French jet maker Dassault Aviation has asserted that it did not grease Indian middleman’s palm for bagging the multi-billion dollar Rafale deal.

A report by French media outlet Mediapart claimed that Dassault and Thales paid €14 million (over INR 100 crore) to Sushen Gupta over a period of 15 years to clinch the Indian order for 36 jets in 2015. Dassault and Thales hired Gupta in the beginning of 2000s when India announced plans to buy 126 fighters. The payment was reportedly routed through Shell companies in Singapore and Mauritius, the report alleges.

India demanded that Dassault’s offer of Rafales should be the lowest ever. In a confidential report dated August 2015, the overall purchase price for 36 Rafale jets in fly-away condition, including their weaponry, was estimated to be around €5 billion. However, in January 2016, Dassault quoted more than double the price (€10.7 billion) for the planes without weapons. The talks got gridlocked over this and Gupta, obtained sensitive documents, the report said.

The Indian authorities finally accepted the French offer of a total cost of €7.87 billion, a sum they had rejected six months earlier.

In March 2017, one of the Gupta family’s Indian companies, Defsys Solutions, invoiced Dassault for €1 million for the production of 50 replica models of the Rafale jet. This company is now one of the subcontractors to the Rafale deal.

The Indian Negotiating Team (INT) had thrice insisted on retaining clauses that would’ve allowed the Indian government to cancel the contract if evidence of corruption or payment to middlemen to influence the deal surfaces. The clauses also empower the Indian Government to demand compensation from the supplier or vendor. Dassault each time pressed that the clauses be dropped from the final contract.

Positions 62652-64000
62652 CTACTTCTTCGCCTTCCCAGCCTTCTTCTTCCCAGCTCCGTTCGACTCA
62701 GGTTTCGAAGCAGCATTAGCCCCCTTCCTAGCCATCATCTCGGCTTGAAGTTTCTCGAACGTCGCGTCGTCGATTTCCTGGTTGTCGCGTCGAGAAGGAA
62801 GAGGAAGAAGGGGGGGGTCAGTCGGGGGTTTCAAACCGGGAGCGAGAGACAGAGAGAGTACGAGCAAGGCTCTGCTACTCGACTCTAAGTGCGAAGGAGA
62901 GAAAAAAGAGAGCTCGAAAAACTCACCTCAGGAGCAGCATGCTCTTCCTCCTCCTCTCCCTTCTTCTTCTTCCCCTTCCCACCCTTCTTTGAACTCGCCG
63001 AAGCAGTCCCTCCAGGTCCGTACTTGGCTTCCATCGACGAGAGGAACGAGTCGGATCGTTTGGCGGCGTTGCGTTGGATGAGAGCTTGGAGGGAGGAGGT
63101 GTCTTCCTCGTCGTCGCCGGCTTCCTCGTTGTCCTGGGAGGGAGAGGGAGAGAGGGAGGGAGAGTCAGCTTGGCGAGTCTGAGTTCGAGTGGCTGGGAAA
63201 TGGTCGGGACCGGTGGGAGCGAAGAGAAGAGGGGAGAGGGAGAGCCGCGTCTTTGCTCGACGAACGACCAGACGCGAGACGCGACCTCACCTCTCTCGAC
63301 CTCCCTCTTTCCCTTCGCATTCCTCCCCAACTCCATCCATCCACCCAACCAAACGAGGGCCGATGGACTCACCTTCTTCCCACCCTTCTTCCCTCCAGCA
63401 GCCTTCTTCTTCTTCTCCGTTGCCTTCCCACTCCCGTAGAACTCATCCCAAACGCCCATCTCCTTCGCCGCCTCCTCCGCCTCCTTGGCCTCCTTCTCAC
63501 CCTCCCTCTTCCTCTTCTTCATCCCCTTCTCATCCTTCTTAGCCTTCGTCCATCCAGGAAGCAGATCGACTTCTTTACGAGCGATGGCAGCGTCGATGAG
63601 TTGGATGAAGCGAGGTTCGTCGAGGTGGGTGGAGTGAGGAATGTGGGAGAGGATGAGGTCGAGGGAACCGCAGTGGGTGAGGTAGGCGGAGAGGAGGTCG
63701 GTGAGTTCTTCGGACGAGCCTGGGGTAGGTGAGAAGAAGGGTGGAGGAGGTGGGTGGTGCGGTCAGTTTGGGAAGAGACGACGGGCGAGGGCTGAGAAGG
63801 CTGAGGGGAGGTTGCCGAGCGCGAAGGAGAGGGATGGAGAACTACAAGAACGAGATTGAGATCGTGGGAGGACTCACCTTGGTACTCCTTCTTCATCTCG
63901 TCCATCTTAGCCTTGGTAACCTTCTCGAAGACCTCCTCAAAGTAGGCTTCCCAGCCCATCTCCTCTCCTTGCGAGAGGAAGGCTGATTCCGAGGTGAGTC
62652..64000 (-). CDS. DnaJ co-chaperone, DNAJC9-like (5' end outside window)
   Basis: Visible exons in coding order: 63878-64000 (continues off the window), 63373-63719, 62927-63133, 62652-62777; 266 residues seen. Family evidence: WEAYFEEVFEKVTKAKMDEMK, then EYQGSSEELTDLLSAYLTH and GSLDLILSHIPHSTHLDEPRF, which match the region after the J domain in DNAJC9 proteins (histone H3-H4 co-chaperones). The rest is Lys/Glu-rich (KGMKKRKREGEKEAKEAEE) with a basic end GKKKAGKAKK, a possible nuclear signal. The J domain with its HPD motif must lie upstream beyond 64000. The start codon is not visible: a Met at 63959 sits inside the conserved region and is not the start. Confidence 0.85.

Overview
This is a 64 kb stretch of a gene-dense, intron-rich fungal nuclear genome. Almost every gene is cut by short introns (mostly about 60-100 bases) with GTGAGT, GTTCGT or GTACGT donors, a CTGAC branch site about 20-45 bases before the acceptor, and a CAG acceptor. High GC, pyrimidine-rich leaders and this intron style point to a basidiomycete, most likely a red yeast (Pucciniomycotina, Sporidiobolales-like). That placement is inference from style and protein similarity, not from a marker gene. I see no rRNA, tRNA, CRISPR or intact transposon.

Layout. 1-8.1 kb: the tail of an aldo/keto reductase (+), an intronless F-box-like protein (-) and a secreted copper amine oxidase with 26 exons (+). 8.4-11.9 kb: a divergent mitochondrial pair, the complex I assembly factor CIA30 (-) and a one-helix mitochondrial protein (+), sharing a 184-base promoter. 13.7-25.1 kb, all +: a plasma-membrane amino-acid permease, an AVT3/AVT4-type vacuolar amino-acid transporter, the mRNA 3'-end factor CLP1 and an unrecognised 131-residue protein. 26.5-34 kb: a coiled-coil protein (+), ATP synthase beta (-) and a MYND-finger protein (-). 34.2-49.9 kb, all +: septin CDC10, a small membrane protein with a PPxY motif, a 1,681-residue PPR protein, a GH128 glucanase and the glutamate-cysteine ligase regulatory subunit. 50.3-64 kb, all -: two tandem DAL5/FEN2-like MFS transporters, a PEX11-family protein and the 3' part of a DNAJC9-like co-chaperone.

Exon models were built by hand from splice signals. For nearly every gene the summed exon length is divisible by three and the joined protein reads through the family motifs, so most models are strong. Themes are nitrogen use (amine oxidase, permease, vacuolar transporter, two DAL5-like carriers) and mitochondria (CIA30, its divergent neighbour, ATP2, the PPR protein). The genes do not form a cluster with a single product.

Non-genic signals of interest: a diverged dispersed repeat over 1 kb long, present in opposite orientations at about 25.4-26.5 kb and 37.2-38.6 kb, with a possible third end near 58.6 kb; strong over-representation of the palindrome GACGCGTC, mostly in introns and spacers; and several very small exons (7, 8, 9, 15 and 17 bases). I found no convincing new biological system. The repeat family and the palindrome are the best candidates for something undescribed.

Arms dealer Gupta is already facing trial for receiving payoffs in the AugustaWestland VVIP chopper deal that came to light in 2013. The Choppergate scandal, involving bribe paid to middle men and several senior officials, amounts to nearly $35 million (INR 2.5 billion).

Responding to the claims, Dassault Aviation said in a statement: “Numerous controls are carried out by official organizations, including the French Anti-Corruption Agency. No violations were reported, notably in the frame of the contract with India for the acquisition of 36 Rafales. Dassault Aviation wishes to reiterate that it acts in strict compliance with the OECD Anti-Bribery Convention and national laws, in particular the law of December 9, 2016 known as Sapin 2. The contract with India for the acquisition of 36 Rafales has been established on a government-to-government basis. This contract, as well as the offsets corresponding contract, meet the criteria established by these regulations and are being executed in full transparency between the various government and industrial partners.”

On the offset contract with Reliance Group, Dassault said a joint venture, Dassault Reliance Aerospace Ltd (DRAL), was set up in 2017. It added that a plant was built in Nagpur that has been producing numerous Falcon parts and pieces since 2018. “Dassault Aviation and its partners are working with 60 companies in India and negotiations are underway to establish potential new cooperations,” the statement added.

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